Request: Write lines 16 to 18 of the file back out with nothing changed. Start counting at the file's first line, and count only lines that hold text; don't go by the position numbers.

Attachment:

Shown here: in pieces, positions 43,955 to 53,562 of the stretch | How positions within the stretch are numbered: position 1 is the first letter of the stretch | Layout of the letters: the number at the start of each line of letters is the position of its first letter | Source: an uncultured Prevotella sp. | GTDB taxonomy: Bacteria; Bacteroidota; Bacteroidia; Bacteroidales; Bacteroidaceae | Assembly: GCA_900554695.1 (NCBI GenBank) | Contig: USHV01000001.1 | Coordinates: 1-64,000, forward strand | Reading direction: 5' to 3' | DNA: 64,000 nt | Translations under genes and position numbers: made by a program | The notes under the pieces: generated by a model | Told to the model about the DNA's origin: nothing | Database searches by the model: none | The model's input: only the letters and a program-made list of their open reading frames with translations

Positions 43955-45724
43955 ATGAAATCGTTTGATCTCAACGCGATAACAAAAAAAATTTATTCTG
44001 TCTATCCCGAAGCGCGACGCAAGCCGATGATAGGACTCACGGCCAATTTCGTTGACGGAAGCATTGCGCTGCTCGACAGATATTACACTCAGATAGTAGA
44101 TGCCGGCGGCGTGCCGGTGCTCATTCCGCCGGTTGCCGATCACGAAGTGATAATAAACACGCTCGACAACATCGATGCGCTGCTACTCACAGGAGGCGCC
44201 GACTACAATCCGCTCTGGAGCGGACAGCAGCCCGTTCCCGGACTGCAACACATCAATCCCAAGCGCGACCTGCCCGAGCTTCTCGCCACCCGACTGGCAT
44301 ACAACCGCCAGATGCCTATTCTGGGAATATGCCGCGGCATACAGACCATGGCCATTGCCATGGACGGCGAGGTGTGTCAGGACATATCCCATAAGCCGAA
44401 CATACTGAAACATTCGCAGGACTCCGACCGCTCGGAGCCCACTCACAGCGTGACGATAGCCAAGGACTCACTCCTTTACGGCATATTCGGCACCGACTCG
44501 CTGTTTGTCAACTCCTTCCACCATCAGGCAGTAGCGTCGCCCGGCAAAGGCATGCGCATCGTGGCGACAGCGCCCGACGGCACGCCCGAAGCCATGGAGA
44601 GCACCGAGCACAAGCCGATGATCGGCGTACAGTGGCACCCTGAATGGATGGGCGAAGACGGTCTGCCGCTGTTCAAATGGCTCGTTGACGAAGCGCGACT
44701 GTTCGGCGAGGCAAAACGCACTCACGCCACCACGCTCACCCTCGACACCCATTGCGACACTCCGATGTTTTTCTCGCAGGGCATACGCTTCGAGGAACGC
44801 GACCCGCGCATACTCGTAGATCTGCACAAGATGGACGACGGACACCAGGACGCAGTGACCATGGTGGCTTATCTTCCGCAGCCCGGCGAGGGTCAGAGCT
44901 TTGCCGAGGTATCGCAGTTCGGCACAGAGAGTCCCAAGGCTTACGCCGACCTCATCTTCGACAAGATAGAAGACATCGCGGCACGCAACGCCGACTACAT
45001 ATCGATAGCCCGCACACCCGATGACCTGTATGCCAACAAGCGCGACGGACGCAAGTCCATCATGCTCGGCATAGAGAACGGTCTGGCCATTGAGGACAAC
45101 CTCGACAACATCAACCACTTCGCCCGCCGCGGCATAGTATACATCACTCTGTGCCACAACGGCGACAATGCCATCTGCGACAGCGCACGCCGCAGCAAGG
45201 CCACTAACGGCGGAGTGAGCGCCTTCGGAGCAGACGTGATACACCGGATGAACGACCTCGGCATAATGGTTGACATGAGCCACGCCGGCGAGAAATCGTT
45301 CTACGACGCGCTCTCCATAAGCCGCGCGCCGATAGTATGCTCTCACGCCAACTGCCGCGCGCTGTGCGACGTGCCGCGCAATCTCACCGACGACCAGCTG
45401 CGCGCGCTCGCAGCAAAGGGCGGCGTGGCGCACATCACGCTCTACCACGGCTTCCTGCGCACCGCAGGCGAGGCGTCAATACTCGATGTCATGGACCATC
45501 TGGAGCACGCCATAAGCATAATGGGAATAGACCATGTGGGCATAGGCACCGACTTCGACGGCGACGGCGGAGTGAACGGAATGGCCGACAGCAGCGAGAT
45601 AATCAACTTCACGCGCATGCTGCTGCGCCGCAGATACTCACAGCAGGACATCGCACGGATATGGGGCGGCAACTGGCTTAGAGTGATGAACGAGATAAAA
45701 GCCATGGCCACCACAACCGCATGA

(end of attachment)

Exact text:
45201 CCACTAACGGCGGAGTGAGCGCCTTCGGAGCAGACGTGATACACCGGATGAACGACCTCGGCATAATGGTTGACATGAGCCACGCCGGCGAGAAATCGTT
45301 CTACGACGCGCTCTCCATAAGCCGCGCGCCGATAGTATGCTCTCACGCCAACTGCCGCGCGCTGTGCGACGTGCCGCGCAATCTCACCGACGACCAGCTG
45401 CGCGCGCTCGCAGCAAAGGGCGGCGTGGCGCACATCACGCTCTACCACGGCTTCCTGCGCACCGCAGGCGAGGCGTCAATACTCGATGTCATGGACCATC